PD is a neurological disease characterized by the loss of dopaminergic neurons in the substantia nigra and dysregulation of the extrapyramidal network caused by aggregation of misfolded toxic α-synuclein [51]. In addition, neuroinflammation occurs in areas with neurodegeneration in patients with PD, although it remains unclear whether activated astrocytes and microglia have beneficial or deleterious effects on the progress of PD [52]. Patients with PD experience tremor, postural instability, cognitive impairment, fatigue, and psychiatric symptoms, among other alterations [52]. Current therapies for PD effectively treat symptoms but do not exert disease-modifying effects that stop or delay disease progression. Potential pharmacological targets for disease modification in PD include neuroinflammation, mitochondrial dysfunction, calcium channel activity, LRRK2 kinase activity, and α-synuclein aggregation, as well as regeneration of lost dopamine neurons [52, 53]. Thus, targeting several mechanisms is thought to be more effective than targeting single targets. A successful disease-modifying treatment could transform PD into a chronic disease with modest nondisabling symptoms.

The anti-inflammatory and neuroprotective properties of fingolimod may be advantageous in the treatment of PD. Effects of fingolimod treatment has been studied in different animal models of PD. In the 6-hydroxydompamine (6-OHDA) intracerebral injection mouse model, animals receiving fingolimod showed attenuated neuroinflammation and motor deficits and reduced neuronal loss compared with vehicle-treated mice [54, 55]. Similarly, fingolimod administration was reported to attenuate motor dysfunction in the MPTP mouse model [56, 57]. In addition, mice receiving fingolimod showed increased dopamine release compared with vehicle-treated PD mice [55, 56]. Finally, genetic models of PD (A53T Tg and GM2 ± mice) showed an attenuated phenotype and increased BDNF expression when receiving fingolimod [58, 59]. However, Komnig et al. [60] reported no beneficial effects of fingolimod pretreatment in the MPTP mouse model.

Some animal studies suggest that fingolimod may improve PD therapy by targeting neuroinflammation. In addition, fingolimod treatment has shown effects on BDNF expression, which may recover lost dopaminergic neurons in early phases of the disease. However, the positive effects of this treatment in PD are unclear, as some animal studies have shown no improvement [60].

3.4 Epilepsy

Epilepsies are a group of neurological diseases characterized by the occurrence of unprovoked seizures [61]. Idiopathic epilepsy, i.e., unknown cause, represents about 40% of cases globally [62]. Currently, only symptomatic treatments are available. Furthermore, 30–40% of patients with epilepsy are partially or fully resistant to the therapy [63]. In recent years, research has focused on understanding the processes leading to epilepsy, i.e., epileptogenesis, to better understand the pathophysiology of this disorder and has identified neuroinflammation, neurotransmitter dysregulation, and neuronal loss, among others, as potential key actors in epilepsy pathogenesis [64,65,66,67,68].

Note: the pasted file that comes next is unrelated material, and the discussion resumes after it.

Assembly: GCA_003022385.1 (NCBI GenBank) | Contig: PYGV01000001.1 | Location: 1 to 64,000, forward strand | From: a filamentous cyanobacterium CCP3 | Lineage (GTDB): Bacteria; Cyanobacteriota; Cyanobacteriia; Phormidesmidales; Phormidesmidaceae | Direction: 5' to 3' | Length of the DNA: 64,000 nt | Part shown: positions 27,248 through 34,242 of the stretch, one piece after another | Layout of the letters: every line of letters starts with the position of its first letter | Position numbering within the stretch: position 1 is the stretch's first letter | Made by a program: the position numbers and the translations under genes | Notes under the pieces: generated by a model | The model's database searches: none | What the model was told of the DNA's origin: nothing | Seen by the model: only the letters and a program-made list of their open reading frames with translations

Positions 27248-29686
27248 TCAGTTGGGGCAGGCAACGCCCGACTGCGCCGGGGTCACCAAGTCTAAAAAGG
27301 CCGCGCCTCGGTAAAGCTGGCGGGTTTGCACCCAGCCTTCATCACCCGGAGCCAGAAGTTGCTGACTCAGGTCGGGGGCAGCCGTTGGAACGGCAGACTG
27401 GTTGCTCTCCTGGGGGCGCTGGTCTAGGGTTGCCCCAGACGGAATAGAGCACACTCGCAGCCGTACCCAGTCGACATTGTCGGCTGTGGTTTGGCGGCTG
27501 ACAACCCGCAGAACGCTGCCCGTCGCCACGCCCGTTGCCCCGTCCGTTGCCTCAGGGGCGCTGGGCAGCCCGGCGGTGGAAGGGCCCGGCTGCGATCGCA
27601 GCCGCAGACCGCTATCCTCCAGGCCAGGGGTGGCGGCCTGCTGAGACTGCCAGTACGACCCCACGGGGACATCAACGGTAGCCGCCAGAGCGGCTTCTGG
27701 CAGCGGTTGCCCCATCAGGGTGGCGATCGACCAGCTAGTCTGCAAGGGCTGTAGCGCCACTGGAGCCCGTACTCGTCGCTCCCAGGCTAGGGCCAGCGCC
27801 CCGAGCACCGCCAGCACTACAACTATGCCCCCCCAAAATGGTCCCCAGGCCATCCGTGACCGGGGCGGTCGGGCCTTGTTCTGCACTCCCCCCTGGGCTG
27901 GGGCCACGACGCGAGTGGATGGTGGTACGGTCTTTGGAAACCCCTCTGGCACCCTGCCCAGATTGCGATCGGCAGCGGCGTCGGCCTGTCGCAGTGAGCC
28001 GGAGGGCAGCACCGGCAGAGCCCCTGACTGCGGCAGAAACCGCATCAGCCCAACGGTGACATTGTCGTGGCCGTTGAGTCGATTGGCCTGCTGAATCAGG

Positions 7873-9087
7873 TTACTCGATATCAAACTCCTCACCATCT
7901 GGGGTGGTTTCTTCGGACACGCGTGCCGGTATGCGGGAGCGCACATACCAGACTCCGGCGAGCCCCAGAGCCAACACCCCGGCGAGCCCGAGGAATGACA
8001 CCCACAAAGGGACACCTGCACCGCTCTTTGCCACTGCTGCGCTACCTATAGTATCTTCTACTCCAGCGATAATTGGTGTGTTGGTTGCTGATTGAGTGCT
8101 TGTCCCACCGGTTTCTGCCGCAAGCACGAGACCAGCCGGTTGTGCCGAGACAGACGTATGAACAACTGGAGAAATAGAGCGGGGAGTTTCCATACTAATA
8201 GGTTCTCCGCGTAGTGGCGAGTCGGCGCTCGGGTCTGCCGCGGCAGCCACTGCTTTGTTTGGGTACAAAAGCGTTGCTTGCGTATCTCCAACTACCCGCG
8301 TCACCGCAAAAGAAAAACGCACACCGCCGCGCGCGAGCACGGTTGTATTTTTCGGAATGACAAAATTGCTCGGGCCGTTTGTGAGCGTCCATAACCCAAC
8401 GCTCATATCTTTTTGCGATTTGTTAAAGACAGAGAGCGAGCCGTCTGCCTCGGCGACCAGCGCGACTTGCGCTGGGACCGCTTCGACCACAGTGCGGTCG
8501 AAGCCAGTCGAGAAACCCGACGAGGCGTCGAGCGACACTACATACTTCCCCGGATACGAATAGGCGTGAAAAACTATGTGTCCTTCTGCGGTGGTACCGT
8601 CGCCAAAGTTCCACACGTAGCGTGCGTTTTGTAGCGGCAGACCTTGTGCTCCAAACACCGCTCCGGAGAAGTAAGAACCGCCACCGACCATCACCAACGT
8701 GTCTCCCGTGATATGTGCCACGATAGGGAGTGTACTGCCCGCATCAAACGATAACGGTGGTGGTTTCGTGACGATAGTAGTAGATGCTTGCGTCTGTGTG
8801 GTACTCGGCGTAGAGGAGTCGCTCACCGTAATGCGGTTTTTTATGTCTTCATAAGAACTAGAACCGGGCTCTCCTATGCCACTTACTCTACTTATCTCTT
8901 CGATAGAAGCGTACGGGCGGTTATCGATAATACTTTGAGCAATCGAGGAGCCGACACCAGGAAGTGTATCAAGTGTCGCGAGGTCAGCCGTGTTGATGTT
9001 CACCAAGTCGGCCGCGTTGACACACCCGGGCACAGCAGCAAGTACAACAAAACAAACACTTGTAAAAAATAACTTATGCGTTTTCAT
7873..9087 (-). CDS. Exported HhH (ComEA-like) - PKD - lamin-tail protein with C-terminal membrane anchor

Fingolimod has previously shown effects in neuroinflammation, neuronal loss, impaired neurogenesis, and BBB integrity. All these mechanisms have been described as altered during epileptogenesis and/or in patients with chronic epilepsy. Thus, fingolimod could exert anti-epileptogenic effects or, at least, slow the progression of epileptogenesis by altering key mechanisms in the epileptogenic process. Various groups have tested the potential of this drug in animal models of epileptogenesis. Gao et al. [69] showed that fingolimod treatment after status epilepticus reduced neuroinflammation, neuronal loss, and mossy fiber sprouting in the early phase of epileptogenesis in the rat lithium-pilocarpine model. More importantly, fingolimod also had an anti-epileptogenic effect, shown by a reduction of spontaneous convulsions in treated rats [69]. The same group reported an attenuation of the ABCB1 overexpression described in this model, which is thought to be partially responsible for the high rate of drug-resistant epilepsy [70]. Similarly, fingolimod showed antiepileptic effects during the chronic epileptic phase of the mouse kainate model. Pitsch et al. [71] reported decreased seizure frequency in animals receiving fingolimod compared with the vehicle group. In addition, treated animals showed reduced neuroinflammation and attenuated neuronal loss. Fingolimod also exerted beneficial effects in the pentylenetetrazol mouse-kindling model. Treated animals showed reduced epileptic activity when applied before pentylenetetrazol and in kindled animals, suggesting anticonvulsant effects from fingolimod. In addition, treatment reduced neuroinflammation signs and neuronal loss [72]. Finally, fingolimod exerted positive effects in WAG/Rij rats, an animal model of genetic epilepsy. Rats treated with fingolimod showed a transitory reduction of the frequency of absence seizures and long-lasting reductions in depression-like behavior [73].